I have followed City Council closely, and as much as I find Peduto calculating in his political correctness and disappointing in his penchant for corporate welfare subsidies, I find Rudiak to be candid, courageous and straightforward, taking on issues in a very genuine way.
Shadyside has 1700 bus trips per week, about the same as Oakland, and more than any other place in the city outside of the Golden Triangle. Yet it is illegal to build a residential unit in either place without providing a parking space, and illegal to build large units without multiple spaces for each unit.
That's really, really dumb. To make it even dumber, the city waves one car space if the builder provides bicycle spaces in the garage, as if people want to trust good bicycles to public garages when they can just bring them indoors.
They could have just eliminated the parking requirements and charged for street parking, with the revenue going directly to a Shadyside or Oakland Improvement District, but the zoning board never lets go, and the people who already park free in these neighborhoods would rather keep other people out than pay something themselves - even if the money went back to their own community.
People talk a green game, but nobody wants to make the sensible tough decisions that might antagonize someone.
Since you are tying this into the mayor's race:
The right way to "go green" is by taxing resource consumption and pollution, not by subsidizing technologies whose only merit is that they will "pollute less." Subsidies cause people do consume more energy, while taxes on energy cause them to consume less.
The greenest, most sustainable form of energy is human energy, and Jack Wagner is the only candidate who lowered the wage tax, a tax on human energy. He also shifted the property tax onto land values, which not only saves money for most home owners, but encourages the efficient use of land. It is endorsed by the Green Parties of the United States, Canada, Scotland, England, and other countries.
Peduto voted to repeal the land value tax. To be fair, he did this in the face of the county's truly awful land value assessments, but he did nothing to challenge those assessments. To be fair again, doing so would put him in a bind, because the core of his council district (Shadyside and Squirrel Hill) are the most under-assessed wards in the city.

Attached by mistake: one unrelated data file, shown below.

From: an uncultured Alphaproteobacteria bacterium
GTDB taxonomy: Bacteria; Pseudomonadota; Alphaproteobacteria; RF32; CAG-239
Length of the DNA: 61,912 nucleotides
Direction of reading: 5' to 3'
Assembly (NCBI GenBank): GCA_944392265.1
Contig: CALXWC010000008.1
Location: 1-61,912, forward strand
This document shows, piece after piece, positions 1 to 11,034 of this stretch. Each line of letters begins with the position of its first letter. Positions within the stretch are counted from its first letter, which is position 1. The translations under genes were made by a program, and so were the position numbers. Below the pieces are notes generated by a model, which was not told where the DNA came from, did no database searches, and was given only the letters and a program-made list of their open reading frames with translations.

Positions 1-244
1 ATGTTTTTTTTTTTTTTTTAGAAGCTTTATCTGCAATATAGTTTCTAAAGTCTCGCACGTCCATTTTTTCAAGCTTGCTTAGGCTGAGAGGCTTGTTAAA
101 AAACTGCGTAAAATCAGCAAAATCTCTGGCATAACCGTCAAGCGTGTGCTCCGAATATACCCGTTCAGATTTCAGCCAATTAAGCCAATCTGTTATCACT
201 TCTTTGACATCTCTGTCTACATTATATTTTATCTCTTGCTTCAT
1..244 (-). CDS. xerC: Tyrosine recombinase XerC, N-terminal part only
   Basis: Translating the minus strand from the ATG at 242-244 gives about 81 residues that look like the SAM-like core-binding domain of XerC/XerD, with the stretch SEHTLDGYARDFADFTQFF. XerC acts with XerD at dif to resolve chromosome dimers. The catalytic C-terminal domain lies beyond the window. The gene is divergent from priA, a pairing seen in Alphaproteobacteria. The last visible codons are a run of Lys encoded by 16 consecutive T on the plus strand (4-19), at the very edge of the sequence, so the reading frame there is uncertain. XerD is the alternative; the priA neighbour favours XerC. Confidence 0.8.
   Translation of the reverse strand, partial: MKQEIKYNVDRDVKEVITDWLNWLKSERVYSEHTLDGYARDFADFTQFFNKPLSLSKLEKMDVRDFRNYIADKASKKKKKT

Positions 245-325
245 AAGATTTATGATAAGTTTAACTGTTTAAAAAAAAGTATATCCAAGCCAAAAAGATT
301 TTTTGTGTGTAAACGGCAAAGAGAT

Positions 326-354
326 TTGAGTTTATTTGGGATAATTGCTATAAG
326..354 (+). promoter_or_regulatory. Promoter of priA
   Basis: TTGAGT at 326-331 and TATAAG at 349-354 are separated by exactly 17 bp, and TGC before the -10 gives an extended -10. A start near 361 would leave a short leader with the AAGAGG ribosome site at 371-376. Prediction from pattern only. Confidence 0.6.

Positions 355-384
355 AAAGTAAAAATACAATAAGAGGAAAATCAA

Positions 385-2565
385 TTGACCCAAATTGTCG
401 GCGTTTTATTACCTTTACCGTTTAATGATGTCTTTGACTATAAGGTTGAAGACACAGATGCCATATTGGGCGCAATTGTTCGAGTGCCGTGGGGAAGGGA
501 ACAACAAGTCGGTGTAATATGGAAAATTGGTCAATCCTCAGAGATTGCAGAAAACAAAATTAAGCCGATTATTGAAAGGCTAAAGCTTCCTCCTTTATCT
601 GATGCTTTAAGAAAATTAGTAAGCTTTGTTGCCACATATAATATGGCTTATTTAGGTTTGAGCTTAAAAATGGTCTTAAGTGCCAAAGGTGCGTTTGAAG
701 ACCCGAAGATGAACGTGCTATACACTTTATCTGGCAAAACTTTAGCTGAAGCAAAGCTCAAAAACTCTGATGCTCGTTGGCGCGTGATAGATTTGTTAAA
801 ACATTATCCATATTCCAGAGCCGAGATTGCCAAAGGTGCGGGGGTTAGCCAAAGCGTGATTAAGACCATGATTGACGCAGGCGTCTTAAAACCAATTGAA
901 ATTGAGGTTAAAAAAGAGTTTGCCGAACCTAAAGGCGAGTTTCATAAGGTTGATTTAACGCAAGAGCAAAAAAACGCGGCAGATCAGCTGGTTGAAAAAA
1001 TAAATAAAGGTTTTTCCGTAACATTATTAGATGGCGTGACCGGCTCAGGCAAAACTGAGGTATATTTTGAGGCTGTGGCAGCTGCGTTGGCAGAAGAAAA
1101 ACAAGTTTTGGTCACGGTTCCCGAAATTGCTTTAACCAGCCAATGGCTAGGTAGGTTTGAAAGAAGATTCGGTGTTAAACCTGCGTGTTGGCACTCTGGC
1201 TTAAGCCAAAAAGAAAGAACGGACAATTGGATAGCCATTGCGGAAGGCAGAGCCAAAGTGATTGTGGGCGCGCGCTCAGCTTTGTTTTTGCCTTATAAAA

Peduto talks a good green game, but when it came to greening Pittsburgh's tax system, Wagner didn't just talk about it; he did it. He has also been campaigning on making Pittsburgh's assessments honest.
The problem with council by district in a strong-mayor system is that money crosses district lines easily, and the mayor can punish insubordinate council members by screwing their whole district. The solution is not to go back to an at-large council but to shift power away from the mayor.
I would rather have a weak-mayor system like boroughs have, with a city manager serving at the pleasure of council. In the four decades I have lived here, Council has been more often on the side of the people while the mayor was making deals with corporate interests. The only notable exception was mayor Sophie Masloff.
I bear no ill will to tow truck operators generally.
However, there is no free-market arrangement between the tow truck driver and the person being towed against his will. The only free-market arrangement is between the tow-truck driver and the owner of the lot. There should be a fixed charge for towing an illegally parked car in the city of Pittsburgh, and anyone exceeding that charge should be prosecuted for theft by fraud, and should be subject to the same fines and jail terms as any other thief. If the lot owner wants to pay an additional amount per car, that is between him and the tow truck driver.
The owner of the towed car is paying, not merely for the cost of the tow, but for the cost of the tow-truck driver patrolling the lots and looking for victims. There may or may not be kickbacks to the lot owner who profits from snaring people who simply saw an empty lot where they would do no harm in parking there, but it is unconscionable in any case.
This issue is way to polarized on both sides. Can't dispute either side's assertions without shrill responses.
Sarah, you do know that it's illegal for bikes to ride on the sidewalk, right? You do know that they have the same rights to the road as you have, right? Yes, some bicyclists do stupid things, but your attitude is beyond bizarre.
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